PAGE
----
School Self-evaluation Models, Tools and Examples of Practice 13 Tools of evaluation Context and fitness- Potential advantages Potential disadvantages for-purpose Shadowing Shadowing usually takes Allows the observer to see Is time intensive; requires place over a day or longer; classroom and school life an ability to know what to it may take the form of from the inside, as it were; focus on and how to make shadowing a pupil, a teacher rather than a single the most of reflective or headteacher; it is a snapshot, it allows a more conversation with pupils or way of getting a broad extended moving picture teachers; when shadowing cross-sectional view of a pupil over a day it can their experience become tedious and it is easy to lose concentration Critical incident analysis Used to replay an event Potentially very powerful Requires skills in critical and unpack it in detail in analysing key moments analysis, openness and to reveal what went wrong or sequences of events in suspension of blame or what could have been school and classroom life done differently Role play An extension of critical Enjoyable; a break from Requires skills and incident analysis, used pencil and paper routines. confidence on the part of to recreate a situation, Can be very revealing in the players and can meet replaying it through holding up a mirror to a with resistance is limited drama to illustrate a pupil’s teacher or to the school to what can be represented perception, or to examine in this medium some detail or aspect of the event Diaries and logs Keeping a record of events, Provides an ongoing record Diaries and logs are successes, problems raised, for self-evaluation; can be necessarily subjective solutions found, can be used rich in detail and insight and portray things by pupils, teachers, middle through a single lens or senior leaders, governors or parents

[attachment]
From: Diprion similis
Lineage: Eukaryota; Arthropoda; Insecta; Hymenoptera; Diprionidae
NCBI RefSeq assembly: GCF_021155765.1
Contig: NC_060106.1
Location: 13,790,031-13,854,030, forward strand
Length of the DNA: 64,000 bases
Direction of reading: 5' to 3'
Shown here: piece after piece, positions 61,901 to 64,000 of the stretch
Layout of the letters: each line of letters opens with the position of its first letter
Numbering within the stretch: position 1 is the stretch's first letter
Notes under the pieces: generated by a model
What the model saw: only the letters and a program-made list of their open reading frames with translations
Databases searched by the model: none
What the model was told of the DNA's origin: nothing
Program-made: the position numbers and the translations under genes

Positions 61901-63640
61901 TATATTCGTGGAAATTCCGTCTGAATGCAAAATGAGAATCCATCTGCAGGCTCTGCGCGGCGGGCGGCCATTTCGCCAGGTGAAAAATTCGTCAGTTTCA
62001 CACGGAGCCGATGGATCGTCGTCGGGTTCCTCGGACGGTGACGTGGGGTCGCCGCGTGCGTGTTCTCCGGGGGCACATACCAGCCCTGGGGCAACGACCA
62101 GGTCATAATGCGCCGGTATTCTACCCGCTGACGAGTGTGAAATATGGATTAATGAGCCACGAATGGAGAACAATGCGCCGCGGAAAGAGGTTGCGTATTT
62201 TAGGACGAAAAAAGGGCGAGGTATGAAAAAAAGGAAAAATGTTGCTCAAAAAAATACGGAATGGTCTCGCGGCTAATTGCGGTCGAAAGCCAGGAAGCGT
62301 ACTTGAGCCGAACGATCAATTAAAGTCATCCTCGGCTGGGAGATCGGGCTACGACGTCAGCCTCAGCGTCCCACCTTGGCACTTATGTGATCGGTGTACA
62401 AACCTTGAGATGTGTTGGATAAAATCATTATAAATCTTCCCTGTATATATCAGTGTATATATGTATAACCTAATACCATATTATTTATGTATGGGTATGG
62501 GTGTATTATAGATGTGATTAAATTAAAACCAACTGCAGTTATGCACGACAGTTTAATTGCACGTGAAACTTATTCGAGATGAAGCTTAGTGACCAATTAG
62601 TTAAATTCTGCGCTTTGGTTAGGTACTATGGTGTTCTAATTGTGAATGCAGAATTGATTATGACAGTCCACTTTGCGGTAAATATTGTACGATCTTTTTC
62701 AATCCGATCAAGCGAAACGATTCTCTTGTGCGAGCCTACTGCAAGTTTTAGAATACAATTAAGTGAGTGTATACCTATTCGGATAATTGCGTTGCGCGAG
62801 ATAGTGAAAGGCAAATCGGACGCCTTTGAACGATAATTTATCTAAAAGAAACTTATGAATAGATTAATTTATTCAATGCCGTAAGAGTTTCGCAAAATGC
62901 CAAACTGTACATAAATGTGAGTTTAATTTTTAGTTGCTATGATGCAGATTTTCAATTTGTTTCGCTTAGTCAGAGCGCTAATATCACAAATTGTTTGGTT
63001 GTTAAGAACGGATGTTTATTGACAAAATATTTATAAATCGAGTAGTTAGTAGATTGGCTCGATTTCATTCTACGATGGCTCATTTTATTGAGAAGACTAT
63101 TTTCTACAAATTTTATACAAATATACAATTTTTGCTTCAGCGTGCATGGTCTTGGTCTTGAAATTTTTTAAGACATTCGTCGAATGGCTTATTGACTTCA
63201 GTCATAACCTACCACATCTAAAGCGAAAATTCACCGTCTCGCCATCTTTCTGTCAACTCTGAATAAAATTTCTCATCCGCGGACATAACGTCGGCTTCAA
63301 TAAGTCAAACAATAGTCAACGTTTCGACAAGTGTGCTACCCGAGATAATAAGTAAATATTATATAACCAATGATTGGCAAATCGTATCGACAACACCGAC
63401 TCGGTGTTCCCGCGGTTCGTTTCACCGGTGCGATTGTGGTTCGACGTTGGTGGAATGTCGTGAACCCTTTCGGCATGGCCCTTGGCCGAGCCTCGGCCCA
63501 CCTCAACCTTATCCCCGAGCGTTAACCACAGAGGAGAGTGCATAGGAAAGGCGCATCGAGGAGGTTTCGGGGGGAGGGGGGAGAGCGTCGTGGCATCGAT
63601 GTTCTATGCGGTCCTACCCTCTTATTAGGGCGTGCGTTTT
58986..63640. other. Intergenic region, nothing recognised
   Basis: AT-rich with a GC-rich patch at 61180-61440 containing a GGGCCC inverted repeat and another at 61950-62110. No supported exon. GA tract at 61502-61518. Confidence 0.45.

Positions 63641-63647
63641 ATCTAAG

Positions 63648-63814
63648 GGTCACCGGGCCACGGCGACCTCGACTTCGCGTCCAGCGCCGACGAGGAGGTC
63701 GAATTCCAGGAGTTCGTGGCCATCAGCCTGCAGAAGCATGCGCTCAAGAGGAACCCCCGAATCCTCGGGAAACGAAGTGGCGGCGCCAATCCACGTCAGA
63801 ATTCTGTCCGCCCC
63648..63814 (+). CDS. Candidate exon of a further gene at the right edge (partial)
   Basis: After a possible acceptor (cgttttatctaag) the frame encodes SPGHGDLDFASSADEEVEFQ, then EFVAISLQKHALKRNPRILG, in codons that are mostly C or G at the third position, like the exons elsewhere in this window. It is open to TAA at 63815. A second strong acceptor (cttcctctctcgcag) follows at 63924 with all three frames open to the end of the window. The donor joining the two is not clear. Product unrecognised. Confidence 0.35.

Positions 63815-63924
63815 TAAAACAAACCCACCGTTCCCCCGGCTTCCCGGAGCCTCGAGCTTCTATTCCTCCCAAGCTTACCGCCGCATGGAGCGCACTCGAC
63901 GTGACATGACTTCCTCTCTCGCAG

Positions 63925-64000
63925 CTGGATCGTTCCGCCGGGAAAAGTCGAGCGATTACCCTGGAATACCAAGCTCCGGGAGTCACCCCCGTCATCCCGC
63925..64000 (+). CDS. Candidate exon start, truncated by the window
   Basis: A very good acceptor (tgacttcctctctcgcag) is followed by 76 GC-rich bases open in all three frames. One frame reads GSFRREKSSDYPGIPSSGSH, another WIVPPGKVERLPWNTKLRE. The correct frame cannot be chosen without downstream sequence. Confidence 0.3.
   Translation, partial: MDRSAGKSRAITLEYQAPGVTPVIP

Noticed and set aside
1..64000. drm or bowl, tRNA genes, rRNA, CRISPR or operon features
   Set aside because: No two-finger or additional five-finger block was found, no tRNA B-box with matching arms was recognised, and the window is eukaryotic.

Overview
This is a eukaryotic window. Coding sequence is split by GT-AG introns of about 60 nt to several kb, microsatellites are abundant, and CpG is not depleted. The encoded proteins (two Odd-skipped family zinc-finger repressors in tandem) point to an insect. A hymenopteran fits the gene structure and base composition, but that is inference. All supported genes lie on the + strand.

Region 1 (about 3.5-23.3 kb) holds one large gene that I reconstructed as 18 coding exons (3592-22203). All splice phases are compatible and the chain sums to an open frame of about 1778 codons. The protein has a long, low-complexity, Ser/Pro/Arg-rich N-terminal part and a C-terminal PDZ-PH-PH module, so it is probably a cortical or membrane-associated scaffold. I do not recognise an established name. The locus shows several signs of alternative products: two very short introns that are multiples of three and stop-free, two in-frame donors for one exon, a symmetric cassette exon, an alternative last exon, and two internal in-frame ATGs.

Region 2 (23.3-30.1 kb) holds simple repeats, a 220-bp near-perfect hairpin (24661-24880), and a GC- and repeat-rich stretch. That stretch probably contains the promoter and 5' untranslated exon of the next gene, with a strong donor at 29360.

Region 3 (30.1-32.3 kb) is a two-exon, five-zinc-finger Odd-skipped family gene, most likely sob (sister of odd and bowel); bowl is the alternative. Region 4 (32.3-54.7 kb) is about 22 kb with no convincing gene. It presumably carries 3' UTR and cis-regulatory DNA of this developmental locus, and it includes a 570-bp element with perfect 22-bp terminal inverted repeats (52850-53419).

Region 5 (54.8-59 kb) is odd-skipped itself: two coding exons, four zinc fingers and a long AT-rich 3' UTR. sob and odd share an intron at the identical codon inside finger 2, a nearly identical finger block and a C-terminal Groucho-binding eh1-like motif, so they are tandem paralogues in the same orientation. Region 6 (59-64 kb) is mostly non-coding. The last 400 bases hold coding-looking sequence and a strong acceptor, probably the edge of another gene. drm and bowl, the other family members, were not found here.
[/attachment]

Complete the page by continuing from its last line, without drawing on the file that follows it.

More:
School Self-evaluation Models, Tools and Examples of Practice 14 Section 2a: Examples of tools: classroom, school and community 1 This short questionnaire works on a double-sided format. Each question requires two responses Frequency and so that it may be analysed in terms of the gap between frequency of use and perceived effectiveness effectiveness of of learning. It can generate a two-dimensional graph as shown overleaf, providing a basis for class learning discussion on improving learning and teaching. Tick the 2 boxes in each line that best explains what you think. ES IM TE N FT E N ME T OR R OT ITE OF O SO AL QU T A NG ITE LY L Y E EV E N N O N TLE N THI RY R A R A R L A R T A R O VE QU ON RA N LE LE A LE LI LE N Answering the teacher’s questions Doing experiments Working on the computer Watching a video Listening to a tape Acting out or doing a role-play Taking notes while the teacher talks Taking notes from a book or worksheet Making things (like models)
School Self-evaluation Models, Tools and Examples of Practice 15 The two-dimensional graph On the basis of responses to the questionnaire a teacher, or pupils, may plot these as points on a graph, with perceived effectiveness as the vertical axis and perceived frequency as the horizontal axis. The essential purpose of this is to foster a classroom dialogue about teaching and learning styles and how they intersect. Involving pupils in creating the graph from the raw data is a useful exercise in mathematics. 4 * using computers * working in pairs * Perceived effectiveness 3 working in a group * watching a video * 2 listening to * role play the teacher * doing a worksheet 1 1 2 3 4 Frequency of use